In 1997, the U.S. Environmental Protection Agency (EPA) established regulatory standards to address health risks posed by inhaling tiny particles from smoke, vehicle exhaust, and other sources. At the same time, Congress and the EPA began a multimillion dollar research effort to better understand the sources of these airborne particles, the levels of exposure to people, and the ways that these particles cause disease.
To provide independent guidance to the EPA, Congress asked the National Research Council to study the relevant issues. The result was a series of four reports on the particulate-matter research program. The first two books offered a conceptual framework for a national research program, identified the 10 most critical research needs, and described the recommended timing and estimated costs of such research. The third volume began the task of assessing initial progress made in implementing the research program. This, the fourth and final volume, gauged research progress made over a 5-year period on each of the 10 research topics. The National Research Council concludes that particulate matter research has led to a better understanding of the health effects caused by tiny airborne particles. However, the EPA, in concert with other agencies, should continue research to reduce further uncertainties and inform long-term decisions.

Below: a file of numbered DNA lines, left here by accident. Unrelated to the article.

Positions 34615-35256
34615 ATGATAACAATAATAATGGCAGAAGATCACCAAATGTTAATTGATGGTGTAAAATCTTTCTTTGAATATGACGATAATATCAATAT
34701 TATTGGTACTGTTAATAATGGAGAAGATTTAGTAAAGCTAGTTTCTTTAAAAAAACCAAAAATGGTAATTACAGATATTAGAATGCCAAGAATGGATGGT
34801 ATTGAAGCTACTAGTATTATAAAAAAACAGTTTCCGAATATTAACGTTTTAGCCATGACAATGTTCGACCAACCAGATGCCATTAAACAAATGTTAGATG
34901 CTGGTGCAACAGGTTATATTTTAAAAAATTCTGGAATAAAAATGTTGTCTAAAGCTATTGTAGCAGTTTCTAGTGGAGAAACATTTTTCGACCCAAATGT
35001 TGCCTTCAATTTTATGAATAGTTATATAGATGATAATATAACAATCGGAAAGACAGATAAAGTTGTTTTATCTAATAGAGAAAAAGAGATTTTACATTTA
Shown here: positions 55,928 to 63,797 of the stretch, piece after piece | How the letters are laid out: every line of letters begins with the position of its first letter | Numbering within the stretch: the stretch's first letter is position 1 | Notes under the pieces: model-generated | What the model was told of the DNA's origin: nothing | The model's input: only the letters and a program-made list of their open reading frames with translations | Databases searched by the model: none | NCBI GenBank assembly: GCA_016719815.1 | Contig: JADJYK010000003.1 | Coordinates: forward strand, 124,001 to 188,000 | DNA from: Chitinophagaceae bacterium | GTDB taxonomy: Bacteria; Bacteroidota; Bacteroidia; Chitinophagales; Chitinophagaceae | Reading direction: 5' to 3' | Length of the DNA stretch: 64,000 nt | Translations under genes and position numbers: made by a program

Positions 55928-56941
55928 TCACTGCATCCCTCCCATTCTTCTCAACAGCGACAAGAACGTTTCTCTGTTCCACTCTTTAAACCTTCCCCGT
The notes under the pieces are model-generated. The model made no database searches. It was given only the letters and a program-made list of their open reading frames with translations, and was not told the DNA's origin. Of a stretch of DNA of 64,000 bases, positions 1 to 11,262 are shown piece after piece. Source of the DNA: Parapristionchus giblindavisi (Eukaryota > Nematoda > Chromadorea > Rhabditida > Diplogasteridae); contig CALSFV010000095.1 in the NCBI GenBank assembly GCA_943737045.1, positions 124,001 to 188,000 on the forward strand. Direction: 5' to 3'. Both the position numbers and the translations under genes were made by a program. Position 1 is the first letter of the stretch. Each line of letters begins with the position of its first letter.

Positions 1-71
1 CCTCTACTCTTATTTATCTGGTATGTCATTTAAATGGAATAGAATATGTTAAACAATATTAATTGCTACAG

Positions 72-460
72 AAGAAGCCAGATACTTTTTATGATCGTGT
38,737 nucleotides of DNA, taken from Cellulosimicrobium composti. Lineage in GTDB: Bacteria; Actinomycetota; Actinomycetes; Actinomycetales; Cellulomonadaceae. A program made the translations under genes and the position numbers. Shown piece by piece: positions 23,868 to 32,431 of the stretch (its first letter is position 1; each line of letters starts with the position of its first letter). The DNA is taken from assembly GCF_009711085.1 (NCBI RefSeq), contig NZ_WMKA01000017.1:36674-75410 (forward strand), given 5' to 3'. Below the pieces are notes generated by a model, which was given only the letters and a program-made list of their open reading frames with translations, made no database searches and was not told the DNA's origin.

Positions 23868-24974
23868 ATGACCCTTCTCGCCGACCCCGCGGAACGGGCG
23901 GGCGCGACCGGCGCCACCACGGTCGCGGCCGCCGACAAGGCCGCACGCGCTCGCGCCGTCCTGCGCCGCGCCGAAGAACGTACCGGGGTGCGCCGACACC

Table of Contents
|2 Committee's Approach to Evaluation of Research Progress||47-63|
|3 Synthesis of Research Progress on Particulate Matter||64-117|
|4 Looking Across the Research Topics||118-126|
|5 The Challenges Ahead for Particulate Matter Research||127-149|
|6 The Way Forward||150-165|
|Terms and Abbreviations||187-190|
|Appendix A: Biographical Information on the Committee on Research Priorities for Airborne Particulate Matter||191-201|
|Appendix B: The Committee's Statement of Task||202-202|
|Appendix C: Detailed Assessment of Particulate Matter Research Progress||203-356|
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